Directed by Christopher Nolan
Every summer, a new round of superheroes arrive as a pulp retreat from the oppressive summer heat…or so it used to be. Not this time. Dark Knight is not mindless summer escapism but a brutal caricature of our own sinister world.
Putting as much distance as possible between it and the campy fisticuffs of the Batman TV series or the dreadful Batman and Robin, the Dark Knight is Shakespearean in both plot and duration.
The Dark Knight gives us good and evil as yin and yang. Batman’s (Christian Bale) crime-crusading is the fuel in the Joker’s chaos engine. Seeing himself as a “better class of criminal” the Joker eschews monetary gain–anarchy and destruction are not the means to an end, they are the end themselves. And what fun is lighting the fuse to the powderkeg if nobody is there to try to stop you? Batman is his needed opposite. His answer to Newton’s third law of motion.
Like so many of the sensational stories littering cable’s so-called news outlets suggest, the Joker’s malice could strike anyone at any time. And like the faceless enemies of foreign lands, or the fiends loose on our own suburban streets, the criminality seems bottomless and our heroism exhausted and seemingly one-step behind.
Heath Ledger is indeed a revelation as this Crayola-colored Joker. The hype is real and we quickly forget that the man behind the mascara is a tragic hero himself. Director Christopher Nolan’s Joker is manic and deranged, a far cry from the trickster thieves of Batmans past. But Ledger takes it a step above, giving the Joker a psychotic, twisted edge reminiscent of Hannibal Lecter.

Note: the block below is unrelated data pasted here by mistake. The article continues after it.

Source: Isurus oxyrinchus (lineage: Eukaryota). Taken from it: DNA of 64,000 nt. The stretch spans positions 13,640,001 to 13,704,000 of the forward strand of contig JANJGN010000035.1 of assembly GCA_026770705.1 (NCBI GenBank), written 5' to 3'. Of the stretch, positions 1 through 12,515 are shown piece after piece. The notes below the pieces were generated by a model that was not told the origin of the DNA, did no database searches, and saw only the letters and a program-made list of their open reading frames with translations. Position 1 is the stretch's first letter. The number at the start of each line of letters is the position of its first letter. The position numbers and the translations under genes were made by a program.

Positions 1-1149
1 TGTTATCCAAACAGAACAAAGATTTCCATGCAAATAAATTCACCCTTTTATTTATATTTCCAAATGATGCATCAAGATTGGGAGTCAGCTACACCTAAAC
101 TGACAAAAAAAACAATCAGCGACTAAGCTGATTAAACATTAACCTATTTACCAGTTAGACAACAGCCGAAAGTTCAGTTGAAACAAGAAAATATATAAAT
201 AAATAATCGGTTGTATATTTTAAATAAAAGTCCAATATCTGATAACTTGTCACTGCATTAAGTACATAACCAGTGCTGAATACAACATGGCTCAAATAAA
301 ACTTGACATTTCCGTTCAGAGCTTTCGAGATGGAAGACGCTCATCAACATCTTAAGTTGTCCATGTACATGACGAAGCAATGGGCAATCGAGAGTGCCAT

But while Ledger’s acting is standout, the story centers around the tragic character of Harvey Dent, played by Aaron Eckhart. Dent is Gotham’s white knight district attorney, boldly cracking down on criminals in broad daylight while Batman toils in the shadows of the backstreets. Yet even Dent can’t outrun the evil in the city, and disfigured and overrun by madness, transforms into the villainous Two-Face. It is Dent’s free-fall from hero to scoundrel that serves as a lesson which the Batman mustn’t repeat.
But the Joker is the real show–on screen, on the streets of Gotham and in his own eyes.
Giggling through sadistic slapstick and howling at homemade anarchy, the Joker finds great glee in turning our carefully orchestrated world upside down. And without agreeing with his methods, the film delights in exploring this hidden darkness. Even Batman wrestles his duality with only the pure wretchedness of the Joker compelling him to soldier on.
Bob Kane would be proud. Where other hero flicks crunch tomes of character development into picture-book packages, this movie delivers comic book lit at it’s best: dark, provocative and too close to life.